https://www.youtube.com/embed/x1lRqwgC-Dc

I’ve always attributed the sonic fluidity to the group’s diversity. Evangelicals generally steer clear of race. But  one of the most successful music groups in its history comprised of African American singer, Michael Tait, and two white singers, Toby Mac and Kevin Max. I’m pretty sure everyone in the Christian Bubble knew this, but we dared not talk about it…except in the post-racial manner highlighted in DC Talk’s second track, “Colored People”:

Pardon me, your epidermis is showing. “Sir,

I couldn’t help but note your shade of melanin.”

I tip my hat to the colorful arrangement

Cause I see the beauty in the tones of our skin

We’ve gotta come together

And thank the Maker of us all.

Of all the songs on the album, this is the one with which I most struggle. At the time, I was simply happy that someone even acknowledged race. But a part of me was and, even more so now, is miffed that America’s racial woes get sublimated to a common “past” and “history” as “colored people…part of the human race…who have to share this space.” It seems to me that so much of this country’s ongoing racial strife is the product that we “don’t ask” and “don’t tell” about difference.

The band was capable of dealing with the grotesque. In fact, they relished in it. The album’s hit song, “Jesus Freak,” makes an anthem about likening the Teenvangelical subculture to fatness, taboo tattoos, and Jesus’s death. There’s even a post-colonial comparison between hope, resurrection, and World War 2.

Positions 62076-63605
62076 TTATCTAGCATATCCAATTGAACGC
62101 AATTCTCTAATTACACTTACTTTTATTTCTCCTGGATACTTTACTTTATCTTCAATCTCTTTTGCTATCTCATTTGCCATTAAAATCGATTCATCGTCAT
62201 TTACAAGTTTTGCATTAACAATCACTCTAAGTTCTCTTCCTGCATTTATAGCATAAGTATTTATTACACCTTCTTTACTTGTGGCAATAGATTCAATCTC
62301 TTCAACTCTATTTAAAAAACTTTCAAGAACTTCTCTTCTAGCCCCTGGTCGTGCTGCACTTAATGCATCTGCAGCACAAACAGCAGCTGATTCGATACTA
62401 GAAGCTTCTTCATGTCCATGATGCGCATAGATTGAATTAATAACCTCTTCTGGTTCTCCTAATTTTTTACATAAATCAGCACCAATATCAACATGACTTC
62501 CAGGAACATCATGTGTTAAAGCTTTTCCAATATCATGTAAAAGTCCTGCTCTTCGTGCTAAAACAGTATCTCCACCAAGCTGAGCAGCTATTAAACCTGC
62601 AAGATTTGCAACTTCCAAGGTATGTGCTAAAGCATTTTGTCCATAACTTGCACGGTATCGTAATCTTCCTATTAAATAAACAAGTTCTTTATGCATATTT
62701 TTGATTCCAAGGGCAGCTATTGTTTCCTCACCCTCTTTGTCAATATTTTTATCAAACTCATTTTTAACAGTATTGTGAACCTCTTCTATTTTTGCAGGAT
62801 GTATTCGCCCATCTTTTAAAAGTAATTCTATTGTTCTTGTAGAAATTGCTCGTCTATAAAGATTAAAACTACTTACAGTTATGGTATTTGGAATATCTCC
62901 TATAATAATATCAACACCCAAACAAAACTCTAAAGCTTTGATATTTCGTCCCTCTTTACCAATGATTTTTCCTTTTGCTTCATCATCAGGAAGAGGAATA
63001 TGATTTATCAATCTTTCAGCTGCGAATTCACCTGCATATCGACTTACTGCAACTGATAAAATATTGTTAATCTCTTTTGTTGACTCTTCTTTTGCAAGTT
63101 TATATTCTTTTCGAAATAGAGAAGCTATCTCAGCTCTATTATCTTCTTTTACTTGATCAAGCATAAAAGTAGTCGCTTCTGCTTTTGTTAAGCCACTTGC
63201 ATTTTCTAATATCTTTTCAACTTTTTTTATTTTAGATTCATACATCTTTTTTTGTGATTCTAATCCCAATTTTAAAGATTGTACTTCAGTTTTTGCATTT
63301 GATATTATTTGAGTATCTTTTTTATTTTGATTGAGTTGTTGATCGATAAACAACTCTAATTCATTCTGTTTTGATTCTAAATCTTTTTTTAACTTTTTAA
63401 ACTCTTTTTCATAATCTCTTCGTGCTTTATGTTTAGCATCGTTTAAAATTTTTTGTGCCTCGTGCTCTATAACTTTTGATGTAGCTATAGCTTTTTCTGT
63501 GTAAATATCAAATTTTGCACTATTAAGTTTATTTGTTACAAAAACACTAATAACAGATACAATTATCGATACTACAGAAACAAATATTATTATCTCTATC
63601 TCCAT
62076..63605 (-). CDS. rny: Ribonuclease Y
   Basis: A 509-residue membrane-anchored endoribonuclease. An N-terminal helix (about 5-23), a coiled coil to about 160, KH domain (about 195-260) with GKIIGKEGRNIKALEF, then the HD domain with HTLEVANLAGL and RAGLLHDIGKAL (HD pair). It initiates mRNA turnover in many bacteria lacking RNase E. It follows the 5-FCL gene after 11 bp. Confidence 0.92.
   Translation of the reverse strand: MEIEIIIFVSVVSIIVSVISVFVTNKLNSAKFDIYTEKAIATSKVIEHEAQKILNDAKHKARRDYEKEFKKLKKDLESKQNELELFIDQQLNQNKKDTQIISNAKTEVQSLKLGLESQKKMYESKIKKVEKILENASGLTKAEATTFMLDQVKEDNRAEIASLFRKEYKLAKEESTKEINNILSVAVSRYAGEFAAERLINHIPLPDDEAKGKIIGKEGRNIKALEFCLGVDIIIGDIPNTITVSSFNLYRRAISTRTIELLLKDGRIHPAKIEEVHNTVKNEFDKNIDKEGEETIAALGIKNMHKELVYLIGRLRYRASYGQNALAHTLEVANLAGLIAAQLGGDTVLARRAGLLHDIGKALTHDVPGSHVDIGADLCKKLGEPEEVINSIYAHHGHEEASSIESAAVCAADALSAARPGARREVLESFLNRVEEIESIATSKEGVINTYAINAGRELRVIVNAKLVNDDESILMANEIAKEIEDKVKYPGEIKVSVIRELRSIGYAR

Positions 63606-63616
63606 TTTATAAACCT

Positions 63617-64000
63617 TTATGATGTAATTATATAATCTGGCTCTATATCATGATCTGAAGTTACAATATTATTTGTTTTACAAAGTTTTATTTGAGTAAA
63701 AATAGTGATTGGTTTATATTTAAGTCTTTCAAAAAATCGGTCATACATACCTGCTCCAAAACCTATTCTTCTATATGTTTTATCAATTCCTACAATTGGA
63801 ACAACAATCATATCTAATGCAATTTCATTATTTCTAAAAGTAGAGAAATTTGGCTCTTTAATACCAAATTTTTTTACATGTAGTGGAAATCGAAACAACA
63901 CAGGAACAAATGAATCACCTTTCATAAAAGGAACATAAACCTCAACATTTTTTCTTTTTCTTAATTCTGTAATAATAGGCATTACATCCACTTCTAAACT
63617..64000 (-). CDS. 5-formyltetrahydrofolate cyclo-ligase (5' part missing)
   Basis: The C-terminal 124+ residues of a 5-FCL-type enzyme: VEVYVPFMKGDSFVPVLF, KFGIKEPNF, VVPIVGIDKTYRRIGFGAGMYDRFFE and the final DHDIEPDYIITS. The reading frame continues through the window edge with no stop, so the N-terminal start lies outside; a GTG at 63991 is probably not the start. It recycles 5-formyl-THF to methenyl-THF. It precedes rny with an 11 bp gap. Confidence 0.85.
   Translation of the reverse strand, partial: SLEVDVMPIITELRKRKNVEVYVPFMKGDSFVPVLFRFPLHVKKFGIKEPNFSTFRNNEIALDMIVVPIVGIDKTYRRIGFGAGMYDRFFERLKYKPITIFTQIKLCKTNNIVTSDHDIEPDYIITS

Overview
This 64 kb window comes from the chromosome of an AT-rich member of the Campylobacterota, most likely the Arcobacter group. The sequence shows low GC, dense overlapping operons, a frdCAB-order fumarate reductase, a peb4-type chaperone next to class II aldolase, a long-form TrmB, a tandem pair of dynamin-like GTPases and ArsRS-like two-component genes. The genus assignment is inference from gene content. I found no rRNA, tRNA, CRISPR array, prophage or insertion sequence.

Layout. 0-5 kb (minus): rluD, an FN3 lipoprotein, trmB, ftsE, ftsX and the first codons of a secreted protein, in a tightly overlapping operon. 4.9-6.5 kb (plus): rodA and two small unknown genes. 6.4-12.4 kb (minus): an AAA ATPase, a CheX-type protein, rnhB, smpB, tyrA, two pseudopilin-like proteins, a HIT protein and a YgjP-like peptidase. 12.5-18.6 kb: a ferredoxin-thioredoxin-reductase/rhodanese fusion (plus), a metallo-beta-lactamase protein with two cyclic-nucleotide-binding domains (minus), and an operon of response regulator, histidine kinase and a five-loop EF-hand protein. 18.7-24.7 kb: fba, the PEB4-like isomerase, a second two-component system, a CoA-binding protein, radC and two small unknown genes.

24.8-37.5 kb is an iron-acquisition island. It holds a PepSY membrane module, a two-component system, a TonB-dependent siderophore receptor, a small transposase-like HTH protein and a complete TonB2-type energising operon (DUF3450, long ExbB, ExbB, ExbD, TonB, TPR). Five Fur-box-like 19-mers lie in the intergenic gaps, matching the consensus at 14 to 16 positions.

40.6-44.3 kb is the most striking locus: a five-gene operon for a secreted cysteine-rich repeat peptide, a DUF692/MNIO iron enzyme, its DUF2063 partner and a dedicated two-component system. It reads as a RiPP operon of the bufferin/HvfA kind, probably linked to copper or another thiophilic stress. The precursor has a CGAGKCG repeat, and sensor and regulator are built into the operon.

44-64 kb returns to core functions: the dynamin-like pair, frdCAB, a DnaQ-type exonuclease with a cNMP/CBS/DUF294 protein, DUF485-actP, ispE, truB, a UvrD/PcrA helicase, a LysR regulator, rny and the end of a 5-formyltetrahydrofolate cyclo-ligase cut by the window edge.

DC Talk could be provocative about profound theological concerns. Why wouldn’t they touch racial fissures that were more than skin deep? The more I listen to this album today, the more resentment I feel.

I know they get it. I mean, their fourth song, “What if I Stumble?” is so self-aware. They know what throngs of youth see them as—icons of an ageless faith masking their own humanity.   

In this most honest ballad, there aren’t confirmed answers. There are five minutes of questions and wishing. You get people doing the best they can with what they’ve got and looking for a little grace along the way, not just from the divine, but from the people around them. This is Decent Christian Talk at its best.

But from there, the album devolves into B-sides that preach to the converted. The songs are good, but they all conclude that God can handle your issues. Call me, “Judas,” but this isn’t the Jesus I need anymore. I want a Jesus who gets that sometimes, questions need to lead to human action and not just divine answers.

I’m pretty sure that not the real reason I don’t listen to this album. I think the problem for me is that my teenage self took comfort in this escapism. I’m embarrassed of it and me.

Though after repurchasing an album that I thought I had outgrown, I realize that there were things that I had missed the first go-round. I may be able recall the first “beep” on that rocking intro, but I have no memory of the CD’s eleventh track “What Have We Become.“ Its ethereal melody was too loose for me to hold, but it was the song that I should have been listening to all along.  

This was the song that called out an anti-miscegenist preacher, the parents of an unloved child, and the benefactors of unbridled capitalism. This was the song with the nerve to talk back,

….“It ain’t what you were, it’s what you have become.”

I may not agree with all of the theology or politics behind Jesus Freak.  But I’ve been changed by it enough to realize that I’d do well to keep listening.

 

Richard Newton, PhD is the curator of the student-scholar collaborative magazine, Sowing the Seed: Fruitful Conversations in Religion, Culture, and Teaching. He also hosts the companion podcast, Broadcast Seeding. He’s on Twitter, Instagram, and Facebook [email protected]